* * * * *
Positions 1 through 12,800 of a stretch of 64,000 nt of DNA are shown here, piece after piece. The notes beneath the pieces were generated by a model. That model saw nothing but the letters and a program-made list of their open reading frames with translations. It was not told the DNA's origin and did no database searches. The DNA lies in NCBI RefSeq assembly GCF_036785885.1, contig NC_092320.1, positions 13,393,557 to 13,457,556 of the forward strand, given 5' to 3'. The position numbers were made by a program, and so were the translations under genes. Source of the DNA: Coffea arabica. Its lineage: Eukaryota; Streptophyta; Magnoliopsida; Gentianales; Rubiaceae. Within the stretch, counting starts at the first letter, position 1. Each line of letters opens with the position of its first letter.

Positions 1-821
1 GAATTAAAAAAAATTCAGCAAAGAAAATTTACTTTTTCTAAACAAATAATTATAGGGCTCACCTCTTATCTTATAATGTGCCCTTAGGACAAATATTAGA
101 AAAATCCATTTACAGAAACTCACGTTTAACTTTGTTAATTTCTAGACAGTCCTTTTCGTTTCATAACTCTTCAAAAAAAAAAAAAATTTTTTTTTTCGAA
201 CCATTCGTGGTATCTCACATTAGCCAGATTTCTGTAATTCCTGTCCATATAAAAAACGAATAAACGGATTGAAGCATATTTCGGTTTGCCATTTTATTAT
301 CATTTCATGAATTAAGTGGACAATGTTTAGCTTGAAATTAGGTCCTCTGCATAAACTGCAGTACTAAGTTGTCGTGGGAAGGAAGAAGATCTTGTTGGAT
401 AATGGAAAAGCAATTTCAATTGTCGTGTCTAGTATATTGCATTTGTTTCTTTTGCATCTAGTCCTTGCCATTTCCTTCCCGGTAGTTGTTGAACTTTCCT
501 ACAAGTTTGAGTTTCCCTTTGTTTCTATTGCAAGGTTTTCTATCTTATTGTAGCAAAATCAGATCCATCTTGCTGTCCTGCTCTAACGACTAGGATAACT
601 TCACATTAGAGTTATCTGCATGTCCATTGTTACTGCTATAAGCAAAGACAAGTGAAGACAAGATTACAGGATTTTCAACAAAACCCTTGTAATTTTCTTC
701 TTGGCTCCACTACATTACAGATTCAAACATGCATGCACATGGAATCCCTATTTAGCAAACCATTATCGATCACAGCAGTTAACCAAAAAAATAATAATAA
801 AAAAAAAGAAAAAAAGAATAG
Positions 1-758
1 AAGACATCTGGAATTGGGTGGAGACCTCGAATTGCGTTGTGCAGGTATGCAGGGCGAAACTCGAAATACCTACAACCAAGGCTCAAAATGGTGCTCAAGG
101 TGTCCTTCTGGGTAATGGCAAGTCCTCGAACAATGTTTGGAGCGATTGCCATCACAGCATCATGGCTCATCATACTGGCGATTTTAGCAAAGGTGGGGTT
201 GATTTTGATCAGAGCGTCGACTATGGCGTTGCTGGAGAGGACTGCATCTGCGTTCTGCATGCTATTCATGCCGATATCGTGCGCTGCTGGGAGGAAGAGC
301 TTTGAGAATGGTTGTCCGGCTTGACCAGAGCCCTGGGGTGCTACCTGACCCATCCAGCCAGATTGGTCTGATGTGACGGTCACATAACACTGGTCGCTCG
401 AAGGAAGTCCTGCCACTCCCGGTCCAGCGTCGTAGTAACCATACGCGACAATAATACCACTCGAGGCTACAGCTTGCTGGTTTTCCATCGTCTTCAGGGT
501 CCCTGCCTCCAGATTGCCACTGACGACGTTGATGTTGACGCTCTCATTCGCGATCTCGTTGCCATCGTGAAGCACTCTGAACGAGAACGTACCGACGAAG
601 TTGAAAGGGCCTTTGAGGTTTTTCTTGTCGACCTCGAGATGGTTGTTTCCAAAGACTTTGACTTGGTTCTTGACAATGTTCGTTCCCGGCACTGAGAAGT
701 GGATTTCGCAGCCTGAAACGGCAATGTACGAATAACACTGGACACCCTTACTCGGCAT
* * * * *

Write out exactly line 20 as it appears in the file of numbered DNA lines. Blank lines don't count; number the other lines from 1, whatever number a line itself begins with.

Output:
701 GGATTTCGCAGCCTGAAACGGCAATGTACGAATAACACTGGACACCCTTACTCGGCAT